The Music Directors were generally undermined and led very low-key lives. Citing the successful careers of artists in the west, he inferred that the reason why Indian music composers who make hundreds of songs, don’t find any returns is the lack of a stoic copyright system. He said that the only way things can change is if the new generation of professionals and viewers/audiences creates an environment where creativity and copyright is respected. Demystifying the creation of music in the industry he said, “Often it is assumed that the Music Director is solely responsible for the music of a film, the fact is that there are many people collaborating to make the music come through… the music arrangers and programmers often are the creators of the instrumental ‘climb’ before the song is sung… and bring together the different bits of music to create a song…” Although the composer through his inspiration creates the seed, which is the tune, the final output is a result of a great degree of collaboration and teamwork. He extolled the brilliance of legendary singers like Lata Mangeshkar and Asha Bhosle who he has closely worked with, venerating their dedicated and disciplined attitude towards ‘riyaaz’ (practice), which fuels their beautiful voices. He lamented that today’s singers concentrate less on their voices and more on creating an image thus making their intrinsic product weak. He relies on the knowledge he accumulated from the corporate world to work in the field of music.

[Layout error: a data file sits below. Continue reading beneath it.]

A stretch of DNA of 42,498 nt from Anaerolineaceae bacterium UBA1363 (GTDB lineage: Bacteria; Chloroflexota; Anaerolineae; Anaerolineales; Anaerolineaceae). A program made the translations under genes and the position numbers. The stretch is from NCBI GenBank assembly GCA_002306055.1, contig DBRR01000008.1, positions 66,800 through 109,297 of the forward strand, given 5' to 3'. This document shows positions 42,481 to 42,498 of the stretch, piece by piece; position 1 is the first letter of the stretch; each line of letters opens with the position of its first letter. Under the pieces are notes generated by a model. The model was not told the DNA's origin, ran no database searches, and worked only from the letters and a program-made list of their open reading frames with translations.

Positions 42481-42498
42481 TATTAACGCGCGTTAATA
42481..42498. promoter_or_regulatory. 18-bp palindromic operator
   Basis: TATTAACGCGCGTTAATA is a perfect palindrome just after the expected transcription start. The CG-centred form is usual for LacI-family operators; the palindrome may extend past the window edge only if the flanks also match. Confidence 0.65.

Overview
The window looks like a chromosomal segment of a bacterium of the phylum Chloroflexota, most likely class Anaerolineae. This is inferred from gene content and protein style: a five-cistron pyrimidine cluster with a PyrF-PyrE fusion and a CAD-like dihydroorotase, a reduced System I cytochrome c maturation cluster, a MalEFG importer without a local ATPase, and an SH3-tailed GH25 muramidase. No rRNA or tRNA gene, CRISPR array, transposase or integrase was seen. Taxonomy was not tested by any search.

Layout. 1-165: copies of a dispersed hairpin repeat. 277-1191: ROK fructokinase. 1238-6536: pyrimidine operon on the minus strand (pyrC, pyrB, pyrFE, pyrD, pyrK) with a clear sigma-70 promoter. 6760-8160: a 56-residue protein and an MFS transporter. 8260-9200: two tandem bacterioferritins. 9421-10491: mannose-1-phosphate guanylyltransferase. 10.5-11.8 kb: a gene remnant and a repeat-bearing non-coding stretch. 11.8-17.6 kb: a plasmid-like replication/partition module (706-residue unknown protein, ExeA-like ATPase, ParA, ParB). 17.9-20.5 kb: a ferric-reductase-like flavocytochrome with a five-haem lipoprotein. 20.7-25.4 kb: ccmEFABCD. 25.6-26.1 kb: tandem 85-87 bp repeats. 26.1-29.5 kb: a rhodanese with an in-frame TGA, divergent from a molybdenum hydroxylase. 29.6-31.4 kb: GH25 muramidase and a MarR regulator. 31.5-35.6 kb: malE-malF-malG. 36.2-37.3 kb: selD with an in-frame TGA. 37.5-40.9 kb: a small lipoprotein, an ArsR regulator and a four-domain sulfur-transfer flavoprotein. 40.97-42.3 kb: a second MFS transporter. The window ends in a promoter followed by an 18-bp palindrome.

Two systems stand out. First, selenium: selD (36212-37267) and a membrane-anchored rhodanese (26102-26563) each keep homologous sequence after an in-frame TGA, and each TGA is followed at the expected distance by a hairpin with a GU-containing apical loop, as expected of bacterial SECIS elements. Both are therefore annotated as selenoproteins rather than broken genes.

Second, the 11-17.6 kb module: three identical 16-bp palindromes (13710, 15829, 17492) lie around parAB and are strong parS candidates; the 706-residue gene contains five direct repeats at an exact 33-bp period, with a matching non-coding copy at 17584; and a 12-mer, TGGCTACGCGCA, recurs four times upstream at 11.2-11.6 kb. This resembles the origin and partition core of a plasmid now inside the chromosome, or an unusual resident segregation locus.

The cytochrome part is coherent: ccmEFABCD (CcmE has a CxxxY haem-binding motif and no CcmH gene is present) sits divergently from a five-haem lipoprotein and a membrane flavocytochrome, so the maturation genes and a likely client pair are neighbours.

Explaining this he said, “Creative impulse is important but you have to understand consumer preferences and market your music in tandem with their changing tastes…” He stated that any creative process finally boils down to man management, hard work and talent selling. He advised the students to develop an in-depth knowledge of anything they do so as to be able to accept any challenge that comes their way. In the actual act of composing there is no way to say whether the tune incites lyrics or the other way around. He cited the example of the legendary R.D. Burman who being a Bengali and not knowing Hindi very well, would compose his tunes while mouthing nonsensical Hindi words. In relation to a film it is the Director who defines the musical boundaries for the Music Director, he decides the fabric of the music he wants to dress the film in. Describing the magic of creation he said, “There are no schools for Music Direction, even if there were any, they’d teach you some instruments, some ragas and tones etc. what one can learn are the tools and the elements employed to create a song, but the creation of something itself can never be taught…” He said that having no classical training in music does not restrict him in any way simply because the ragas and the technical aspects come naturally/ instinctively to him, which is the result of extensive exposure to music, constant experimentation and conscious study.